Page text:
Former Finance Minister P Chidambaram's plea to see the evidence before it is placed before the court will adversely affect several cases involving economic offenders and terror funding, Solicitor General Tushar Mehta told the Supreme Court on Thursday.
Mehta, representing the Enforcement Directorate, was arguing before a bench headed by Justice Banumathi. He contended that if the court accepts Chidambaram's plea then it is bound to adversely affect other cases including those of Vijay Mallya, Mehul Choksi, Nirav Modi, Shardha chit fund, terror funding and others.
"Chidambaram's submission to confront him with the evidence before the same is placed before court is preposterous. It will lead to exposing evidences and witnesses in similar cases at an investigating stage," Mehta submitted before the court.
He further argued that at pre-complaint stage the prosecution is entitled to oppose bail based on material in its possession, and whether the accused's reply to its queries was evasive or not, is a decision within the ambit of the probe agency.
"Confronting the accused with evidence, it is an open invitation to tamper the evidence...cannot show the material even to the court, due to the sensitivity of the material," submitted Mehta.
He said that if the evidence was shown to the accused then he will immediately erase the details of the money trail. He referred to Chidambaram as an individual having resources and knowledge on the issues.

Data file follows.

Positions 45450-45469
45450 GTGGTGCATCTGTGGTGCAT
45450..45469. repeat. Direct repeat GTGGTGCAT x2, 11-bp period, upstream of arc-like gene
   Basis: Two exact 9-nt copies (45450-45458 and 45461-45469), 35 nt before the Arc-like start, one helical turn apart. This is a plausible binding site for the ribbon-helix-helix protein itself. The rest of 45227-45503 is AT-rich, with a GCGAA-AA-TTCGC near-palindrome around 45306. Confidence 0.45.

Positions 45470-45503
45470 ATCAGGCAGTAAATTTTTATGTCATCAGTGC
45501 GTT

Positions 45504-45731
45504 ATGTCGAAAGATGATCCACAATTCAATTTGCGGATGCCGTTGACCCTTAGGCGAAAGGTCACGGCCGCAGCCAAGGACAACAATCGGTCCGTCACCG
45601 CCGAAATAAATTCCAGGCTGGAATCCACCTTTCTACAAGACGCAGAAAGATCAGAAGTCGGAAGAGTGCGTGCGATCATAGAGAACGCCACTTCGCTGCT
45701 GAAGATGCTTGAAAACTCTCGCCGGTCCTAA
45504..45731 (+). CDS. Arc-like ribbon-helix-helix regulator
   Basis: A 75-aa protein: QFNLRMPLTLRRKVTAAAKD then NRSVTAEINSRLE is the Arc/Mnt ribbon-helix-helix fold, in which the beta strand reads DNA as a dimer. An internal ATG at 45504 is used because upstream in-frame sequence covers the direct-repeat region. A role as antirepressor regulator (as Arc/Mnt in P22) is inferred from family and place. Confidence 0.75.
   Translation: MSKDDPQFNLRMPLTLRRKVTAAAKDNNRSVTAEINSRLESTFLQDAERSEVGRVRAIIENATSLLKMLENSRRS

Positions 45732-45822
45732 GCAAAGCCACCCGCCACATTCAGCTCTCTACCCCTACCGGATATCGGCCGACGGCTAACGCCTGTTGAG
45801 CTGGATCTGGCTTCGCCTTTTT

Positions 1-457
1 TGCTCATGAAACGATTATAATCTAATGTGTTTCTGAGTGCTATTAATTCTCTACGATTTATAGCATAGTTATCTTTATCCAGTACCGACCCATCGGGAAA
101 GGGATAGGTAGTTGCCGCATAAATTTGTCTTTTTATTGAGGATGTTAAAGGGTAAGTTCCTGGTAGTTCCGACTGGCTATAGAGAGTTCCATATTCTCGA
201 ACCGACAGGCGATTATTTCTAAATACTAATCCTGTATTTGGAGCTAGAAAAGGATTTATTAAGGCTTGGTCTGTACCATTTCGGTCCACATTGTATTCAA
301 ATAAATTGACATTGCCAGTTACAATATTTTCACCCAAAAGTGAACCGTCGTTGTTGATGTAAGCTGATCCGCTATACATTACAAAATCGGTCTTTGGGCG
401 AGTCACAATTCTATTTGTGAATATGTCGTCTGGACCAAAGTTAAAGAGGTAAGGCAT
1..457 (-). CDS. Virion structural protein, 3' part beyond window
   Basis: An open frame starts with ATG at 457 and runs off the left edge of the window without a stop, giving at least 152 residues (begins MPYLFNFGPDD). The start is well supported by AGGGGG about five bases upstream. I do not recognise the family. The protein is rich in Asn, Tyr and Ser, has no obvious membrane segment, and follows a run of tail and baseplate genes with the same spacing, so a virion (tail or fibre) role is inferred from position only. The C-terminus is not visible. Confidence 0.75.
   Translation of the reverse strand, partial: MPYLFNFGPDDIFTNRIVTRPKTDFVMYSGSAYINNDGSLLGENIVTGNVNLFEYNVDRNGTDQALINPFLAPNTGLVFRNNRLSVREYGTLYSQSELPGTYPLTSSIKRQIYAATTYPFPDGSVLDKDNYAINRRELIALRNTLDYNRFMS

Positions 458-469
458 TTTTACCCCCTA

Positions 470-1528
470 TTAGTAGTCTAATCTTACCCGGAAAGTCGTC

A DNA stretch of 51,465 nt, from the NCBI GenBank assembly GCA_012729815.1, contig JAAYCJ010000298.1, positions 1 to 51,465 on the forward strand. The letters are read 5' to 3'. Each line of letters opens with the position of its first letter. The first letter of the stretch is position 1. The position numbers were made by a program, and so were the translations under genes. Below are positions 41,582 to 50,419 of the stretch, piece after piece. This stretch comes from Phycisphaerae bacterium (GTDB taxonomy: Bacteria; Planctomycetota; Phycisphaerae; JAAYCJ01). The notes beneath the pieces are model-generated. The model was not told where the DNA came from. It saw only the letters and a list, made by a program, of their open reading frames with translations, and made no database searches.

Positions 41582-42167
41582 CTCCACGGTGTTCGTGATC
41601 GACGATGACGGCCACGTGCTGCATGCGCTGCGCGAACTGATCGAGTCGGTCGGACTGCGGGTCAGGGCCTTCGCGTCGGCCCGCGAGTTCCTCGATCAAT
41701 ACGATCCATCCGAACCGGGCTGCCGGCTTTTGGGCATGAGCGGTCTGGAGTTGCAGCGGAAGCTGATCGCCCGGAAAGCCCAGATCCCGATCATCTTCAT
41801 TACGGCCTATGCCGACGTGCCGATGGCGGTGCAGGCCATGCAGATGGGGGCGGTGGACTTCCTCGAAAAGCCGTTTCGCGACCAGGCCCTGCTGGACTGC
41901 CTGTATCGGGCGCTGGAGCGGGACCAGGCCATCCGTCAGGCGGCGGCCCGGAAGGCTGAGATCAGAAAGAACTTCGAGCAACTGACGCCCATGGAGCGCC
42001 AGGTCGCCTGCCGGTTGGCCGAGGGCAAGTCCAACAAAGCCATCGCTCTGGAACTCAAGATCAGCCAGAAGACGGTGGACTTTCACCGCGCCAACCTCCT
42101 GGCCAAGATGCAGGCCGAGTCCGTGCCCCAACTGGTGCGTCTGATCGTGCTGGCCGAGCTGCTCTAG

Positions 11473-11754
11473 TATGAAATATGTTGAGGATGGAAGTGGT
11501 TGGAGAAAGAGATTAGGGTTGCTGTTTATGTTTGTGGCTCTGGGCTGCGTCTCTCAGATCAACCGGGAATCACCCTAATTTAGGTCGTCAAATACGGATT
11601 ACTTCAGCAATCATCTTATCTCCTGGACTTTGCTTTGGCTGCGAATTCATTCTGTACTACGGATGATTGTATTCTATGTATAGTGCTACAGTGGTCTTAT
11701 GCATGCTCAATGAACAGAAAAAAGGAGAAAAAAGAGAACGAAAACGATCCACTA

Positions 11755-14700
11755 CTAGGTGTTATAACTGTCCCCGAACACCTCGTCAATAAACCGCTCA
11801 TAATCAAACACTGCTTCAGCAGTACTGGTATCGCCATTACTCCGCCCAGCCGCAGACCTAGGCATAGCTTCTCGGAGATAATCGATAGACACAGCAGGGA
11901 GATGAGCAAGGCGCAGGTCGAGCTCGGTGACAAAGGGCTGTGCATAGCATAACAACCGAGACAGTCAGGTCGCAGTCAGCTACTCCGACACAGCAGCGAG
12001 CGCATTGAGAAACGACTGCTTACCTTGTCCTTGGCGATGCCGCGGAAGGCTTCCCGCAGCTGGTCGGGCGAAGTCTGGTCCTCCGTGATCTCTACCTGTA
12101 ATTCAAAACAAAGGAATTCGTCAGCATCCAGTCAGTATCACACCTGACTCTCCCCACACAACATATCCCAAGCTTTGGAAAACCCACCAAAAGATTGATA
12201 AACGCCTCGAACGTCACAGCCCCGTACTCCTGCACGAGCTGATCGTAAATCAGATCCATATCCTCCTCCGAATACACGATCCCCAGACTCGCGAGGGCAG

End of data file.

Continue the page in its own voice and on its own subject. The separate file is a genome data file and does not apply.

Maintaining the secrecy of the material in possession of the agency is vital, Mehta said adding it is best to confront the accused with evidence when he is in custody. And, if accused is confronted with evidence at a pre anticipatory bail stage, then this would destroy the case.
Arguing on the jurisdiction of the top court, Mehta said the court cannot be created as a regular court entertaining the appeal of the orders of the high courts, lower courts, and magistrates. "Supreme Court is meant to lay down the law," stated Mehta.
Mehta also justified the High Court's observation that the allegations against Chidambaram are grave.
"The quantum of punishment is no measurement of gravity of offence. What is relevant is the impact of the offence on society and the nation... Offences against the economy of the country... Economic offences are gravest of offences," contended Mehta in court.
Mehta rubbished Chidambaram's lawyers' argument that the alleged transaction took place in 2007-08 and that PMLA provisions, under which he is charged, were introduced in 2009. He informed the court that the offence has continued till date, and the money acquired, following these corrupt transactions, eventually helped Chidambaram acquire property and further launder.
On the retrospective effect of PMLA, Mehta argued that the Section 8 of PMLA, 2002 was in the statute at the very inception. Therefore, there is no retrospective imposition of charges on Chidambaram.
He told the court under specific sections of the Act, it is clearly held that those who assist or play an active role in shielding the laundered money, technically are also guilty of money laundering.
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